Over at Strange Horizons, the editors have done their yearly assessment of the state of gender in genre publishing. The good news is that men and women are published in almost equal numbers. The bad news is that books by men are reviewed far more often. So when women get published, you rarely hear about them.

The editors surveyed books reviewed in 2012 at 14 science fiction journals. They compared review numbers to numbers of books received by SF publishing industry journal of record, Locus. Their one caveat is that Locus may not have received a small number of books that are scifi and fantasy, if those books were marketed as mainstream fiction.

Here you can see that women and men are publishing in almost equal numbers. Fewer women are published in the UK than in the US.


And here are the numbers on how many books by women are actually reviewed in major journals. As you can see, the numbers do not match up, except in the case of Locus and CSZ (which actually reviews more women than men). In many cases, the discrepancy is profound, with most journals reviewing about 25% books by women, or less. This despite the fact that 45.8% of books in the genre are published by women.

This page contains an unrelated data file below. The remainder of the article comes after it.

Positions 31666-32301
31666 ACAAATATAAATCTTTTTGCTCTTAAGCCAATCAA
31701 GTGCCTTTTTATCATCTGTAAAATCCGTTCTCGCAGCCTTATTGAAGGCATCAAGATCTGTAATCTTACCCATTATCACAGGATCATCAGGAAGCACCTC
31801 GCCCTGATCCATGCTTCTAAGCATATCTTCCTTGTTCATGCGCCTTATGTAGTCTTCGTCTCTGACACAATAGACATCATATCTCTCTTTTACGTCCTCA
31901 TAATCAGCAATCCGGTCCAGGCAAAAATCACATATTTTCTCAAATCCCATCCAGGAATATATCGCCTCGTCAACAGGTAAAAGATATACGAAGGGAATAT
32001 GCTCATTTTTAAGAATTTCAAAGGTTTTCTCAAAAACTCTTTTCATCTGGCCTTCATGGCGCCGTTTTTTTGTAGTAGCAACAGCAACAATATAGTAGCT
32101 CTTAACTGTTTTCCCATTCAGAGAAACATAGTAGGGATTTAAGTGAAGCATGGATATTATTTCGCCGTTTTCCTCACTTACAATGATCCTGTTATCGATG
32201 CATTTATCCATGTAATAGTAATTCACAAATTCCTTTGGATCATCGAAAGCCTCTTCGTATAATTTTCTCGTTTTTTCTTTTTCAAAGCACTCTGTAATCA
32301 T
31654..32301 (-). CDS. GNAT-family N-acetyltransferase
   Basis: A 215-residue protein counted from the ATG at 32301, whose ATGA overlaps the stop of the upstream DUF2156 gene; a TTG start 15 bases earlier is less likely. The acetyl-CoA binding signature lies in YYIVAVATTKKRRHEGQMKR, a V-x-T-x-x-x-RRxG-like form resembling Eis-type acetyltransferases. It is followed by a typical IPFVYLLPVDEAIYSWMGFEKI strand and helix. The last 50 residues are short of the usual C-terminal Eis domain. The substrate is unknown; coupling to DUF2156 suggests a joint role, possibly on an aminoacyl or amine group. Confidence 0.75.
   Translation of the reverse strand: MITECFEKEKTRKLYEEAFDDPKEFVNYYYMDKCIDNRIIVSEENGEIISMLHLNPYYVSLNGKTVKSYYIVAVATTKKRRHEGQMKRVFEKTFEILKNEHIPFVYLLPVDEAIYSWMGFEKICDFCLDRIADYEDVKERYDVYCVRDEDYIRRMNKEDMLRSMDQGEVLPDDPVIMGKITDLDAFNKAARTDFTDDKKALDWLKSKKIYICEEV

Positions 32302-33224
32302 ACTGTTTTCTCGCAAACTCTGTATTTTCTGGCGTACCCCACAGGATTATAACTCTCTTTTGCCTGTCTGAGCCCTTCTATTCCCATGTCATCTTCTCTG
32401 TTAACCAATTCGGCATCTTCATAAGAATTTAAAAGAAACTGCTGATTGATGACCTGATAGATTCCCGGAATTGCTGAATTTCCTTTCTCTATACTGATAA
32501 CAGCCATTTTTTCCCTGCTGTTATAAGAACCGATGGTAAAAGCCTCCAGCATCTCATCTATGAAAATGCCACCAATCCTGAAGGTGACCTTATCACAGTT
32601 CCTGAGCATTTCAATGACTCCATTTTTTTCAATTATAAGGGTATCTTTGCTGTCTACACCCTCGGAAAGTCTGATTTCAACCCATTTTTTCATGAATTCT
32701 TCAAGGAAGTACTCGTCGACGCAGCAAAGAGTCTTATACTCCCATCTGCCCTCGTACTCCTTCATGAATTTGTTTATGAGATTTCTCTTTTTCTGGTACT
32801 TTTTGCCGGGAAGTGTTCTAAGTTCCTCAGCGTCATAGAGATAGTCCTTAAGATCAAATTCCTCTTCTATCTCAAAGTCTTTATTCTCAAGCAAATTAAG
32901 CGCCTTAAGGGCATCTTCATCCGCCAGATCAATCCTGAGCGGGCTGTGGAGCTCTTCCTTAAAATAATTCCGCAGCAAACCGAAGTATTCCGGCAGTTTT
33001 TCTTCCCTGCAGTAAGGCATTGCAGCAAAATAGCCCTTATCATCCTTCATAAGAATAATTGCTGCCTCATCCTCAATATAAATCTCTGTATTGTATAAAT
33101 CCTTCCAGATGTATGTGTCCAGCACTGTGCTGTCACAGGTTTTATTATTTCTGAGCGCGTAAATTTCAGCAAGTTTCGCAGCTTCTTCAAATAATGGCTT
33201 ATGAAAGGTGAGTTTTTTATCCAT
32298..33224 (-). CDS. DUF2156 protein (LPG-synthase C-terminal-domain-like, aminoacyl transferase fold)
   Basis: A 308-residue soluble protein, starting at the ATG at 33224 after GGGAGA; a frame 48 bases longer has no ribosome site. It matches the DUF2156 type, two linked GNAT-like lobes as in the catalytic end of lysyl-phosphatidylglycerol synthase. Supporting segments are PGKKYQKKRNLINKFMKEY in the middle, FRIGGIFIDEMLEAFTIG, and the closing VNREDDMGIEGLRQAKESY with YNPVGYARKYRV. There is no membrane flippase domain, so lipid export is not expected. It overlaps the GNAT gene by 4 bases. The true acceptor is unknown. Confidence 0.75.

What could account for this discrepancy? One possibility is that more men than women are reviewing books. As you can see, at two of the top SF journals in the field, Analog and Asimov's, there are no female reviewers at all. (Interestingly, Asimov's is run by a woman.) These numbers may offer evidence that men don't like to read or review books by women, and so there's a bottleneck when it comes to getting notice of new books by women out there. It's also possible that there's something a lot more complicated going on.


These charts show one of those complications. Though men and women are published in mostly equal numbers, at least in the US, they are not represented equally in science fiction. Roughly 25% of SF books are by women, while roughly 50% of fantasy ones are. So the discrepancy in reviews may reflect that people of both sexes prefer to review science fiction novels, and eschew fantasy. It's hard to say whether this is a function of sexism or not, but there is certainly a stereotype that fantasy is a less "serious" genre because it's female-dominated.

What is for certain, as the Strange Horizons editors note drily:

As in previous years, in the majority of the SF review venues surveyed, disproportionately few books by women were reviewed, and disproportionately few reviews by women were published.


Read the full article, including a lot more charts and analysis, at Strange Horizons.